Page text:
I looked for a video that showed the papier-mâché caverns. I didn't find any that were worth watching, but I did find this fine episode of the 1936 Flash Gordon serial. It has all the sparks and flashy lights that were very sciencey. Plus, Doctor Zarkov was in it. Aside from wearing hot pants, which was lame, Zarkov seemed to have all the fun, getting to play with more of the sparking sciencey stuff than anyone else. I wanted to be just like Doctor Zarkov, without the hot pants, and without the beard.

Flash Gordon (1936) Ch. 7 Serial Clip

Thursday, September 20, 2007

Man Man

Video Find of the Day

Wikipedia says, "Man Man is a playfully existential United States Viking-vaudeville punk-wop rock-and-soul collective from Philadelphia." I don't know what Viking-vaudeville means. How would that compare to Mongol-hordes-vaudeville? Or Visigoth-vaudeville? Maybe it's best I don't know. This video was recorded in Seattle of all places.

Abuse Goes On

[Reminder: Some of my posts, including this one, are memoirs of my abusive childhood. In this post I'm relating events that happened early 1955 and on, when I was 5. The links to the right can be used to follow backward through the memoirs, or to restrict viewing to other kinds of posts.]

Whenever we moved my Mother would ease up on the sexual molestation. I never understood it when I was a child, but I have a theory now. I think that it was a combination of two things. The move itself would be a distraction. Also, the novel surroundings made for better sex with my Father, so she didn't think of using me.

When the novelty wore off at Fort Devens she began something new, the nocturnal visit. I've alluded to it already. My Father would begin drinking as soon as he got home. By the time dinner was ready he was screaming at people who weren't in the room. Anyone at work who offended him in any slight way would be the subject of a screeching tirade.

Dinners were therefore unbearable.

But I'll talk about that more later. The point is, by my 7 PM bedtime, Dad would often already be too drunk to do anything but scream. I would go to bed, and lie awake for hours hearing the yelling. Finally I'd hear sounds from the hall that told me it was over. My Father would stagger to bed, colliding with the walls. I'd hear my Mother undressing him, to occasional giggles. I'd hear her talk seductively to him. I'd hear him start snoring.

Soon after the snoring started, not every night, but maybe twice a week, my Mother would walk into my bedroom. When the moon was out I could see her and see that she was naked. Without a word she'd climb into bed and under the covers with me. If I said anything she'd put a hand over my mouth and shush me. She'd turn me so I was lying on my side with my back to her, and she'd reach around me, pull down my pajama bottoms and fondle my genitals.

When that would finally elicit the kind of sexual response she wanted, she raped me anally with one hand and masturbated with the other.

By the time she was done I would usually be crying, and she would get up and say, "Oh stop it, I didn't hurt you one bit." Then she would say, "If you don't stop right now, I'll give you something to really cry about."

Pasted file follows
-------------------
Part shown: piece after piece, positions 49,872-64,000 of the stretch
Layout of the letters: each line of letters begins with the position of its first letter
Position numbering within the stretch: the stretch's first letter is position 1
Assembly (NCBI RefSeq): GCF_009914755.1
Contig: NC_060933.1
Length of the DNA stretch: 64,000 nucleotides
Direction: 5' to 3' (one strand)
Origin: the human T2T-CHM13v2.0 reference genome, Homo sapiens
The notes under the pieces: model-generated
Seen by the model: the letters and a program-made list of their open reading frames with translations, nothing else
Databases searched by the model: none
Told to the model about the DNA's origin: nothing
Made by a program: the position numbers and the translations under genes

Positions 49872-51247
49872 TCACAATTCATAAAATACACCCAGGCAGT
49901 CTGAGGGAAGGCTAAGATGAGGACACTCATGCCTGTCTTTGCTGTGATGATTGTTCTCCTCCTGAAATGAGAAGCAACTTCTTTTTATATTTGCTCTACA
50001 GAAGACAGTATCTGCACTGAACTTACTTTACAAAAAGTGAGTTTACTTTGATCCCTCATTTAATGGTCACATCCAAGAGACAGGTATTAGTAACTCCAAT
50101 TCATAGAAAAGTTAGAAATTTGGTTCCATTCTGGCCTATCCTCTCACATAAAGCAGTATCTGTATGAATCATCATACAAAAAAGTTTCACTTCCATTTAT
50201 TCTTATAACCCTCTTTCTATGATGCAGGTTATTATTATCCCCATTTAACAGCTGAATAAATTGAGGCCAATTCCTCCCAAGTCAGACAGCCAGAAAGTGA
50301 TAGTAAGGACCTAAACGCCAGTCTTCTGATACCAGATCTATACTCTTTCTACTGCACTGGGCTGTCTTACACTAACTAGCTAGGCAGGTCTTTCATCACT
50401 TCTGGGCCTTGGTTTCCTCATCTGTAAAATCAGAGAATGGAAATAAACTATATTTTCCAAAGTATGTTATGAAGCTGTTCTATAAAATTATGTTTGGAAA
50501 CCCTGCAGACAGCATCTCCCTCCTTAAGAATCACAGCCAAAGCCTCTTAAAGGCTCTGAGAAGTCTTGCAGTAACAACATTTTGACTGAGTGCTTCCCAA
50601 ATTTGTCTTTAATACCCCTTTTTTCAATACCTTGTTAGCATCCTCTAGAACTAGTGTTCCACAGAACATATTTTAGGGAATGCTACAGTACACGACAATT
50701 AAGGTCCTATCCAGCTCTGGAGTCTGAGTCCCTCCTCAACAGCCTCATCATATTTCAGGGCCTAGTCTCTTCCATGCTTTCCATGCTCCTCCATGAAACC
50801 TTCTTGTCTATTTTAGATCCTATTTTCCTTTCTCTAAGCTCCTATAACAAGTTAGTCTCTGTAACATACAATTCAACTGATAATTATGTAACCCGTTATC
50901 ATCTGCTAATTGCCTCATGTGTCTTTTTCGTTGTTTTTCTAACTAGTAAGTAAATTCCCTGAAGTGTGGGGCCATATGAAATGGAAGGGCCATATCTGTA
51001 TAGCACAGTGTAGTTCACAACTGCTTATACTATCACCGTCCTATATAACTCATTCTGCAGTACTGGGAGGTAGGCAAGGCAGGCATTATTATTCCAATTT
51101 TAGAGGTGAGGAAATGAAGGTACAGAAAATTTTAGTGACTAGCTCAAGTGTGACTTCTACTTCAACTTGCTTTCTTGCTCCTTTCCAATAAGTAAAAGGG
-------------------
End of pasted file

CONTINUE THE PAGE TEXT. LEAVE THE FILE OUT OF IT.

Wednesday, September 19, 2007

French Sea Chantey

Anyone glancing at the list of Video Finds of the Day that I've posted here could easily get the impression that there is no sort of music I detest. This is not the case. Anitra, my sweetheart, likes a kind of over-produced, slick sea chantey, or shanty, however you want to spell it, that I call, "diddling in my ears," and do not enjoy. So she will look for sea chanteys that she thinks I might like and tries them out on me. If Wes likes it, it goes on her "Wes likes it" list. If Wes tolerates it, it goes on her "Wes doesn't utterly hate it list."

It occurs to me that I can preempt some of this experimentation upon me by posting videos that I have found on my own that fall in the "Wes likes it category."

Here's one. It helps to not understand the language it's sung in, for example.

NexTradition Sings at the South St. Seaport Museum in NYC

New Old Photos

Every single month I have to submit to an inspection, of my room. At least, I tell myself, they don't do cavity searches.

This comes from living in subsidized housing. It's bad, but it's good. The good thing is that periodically I get ambitious and decide to really clean, instead of just find clever places to hide crap from the inspectors. This happened yesterday and today.

Which was bad, because I stirred up a lot of accumulated dust, which caused me to have an asthma attack, which necessitated a walk down to the Pioneer Clinic for a nebulizer and a new inhaler, but hey, it's all good, I have a new inhaler, and I found cool stuff in the dust.

The cool stuff were old photos I thought I had lost, and a little bit of old artwork. The latter is now up on Somewhat Art, the former will end up here eventually. I'll start with three of them.

I was going to talk about how, in 1955, my Father took me fishing. He went to the trouble of procuring a kiddie size rod and reel.

I caught a fish! It was a perch, just barely legal. It was a thrill until Dad told me how great he was going to taste knowing that I'd caught him myself. I didn't know the idea was to eat them. I thought we were going to keep him for a pet. Always the failures of communication.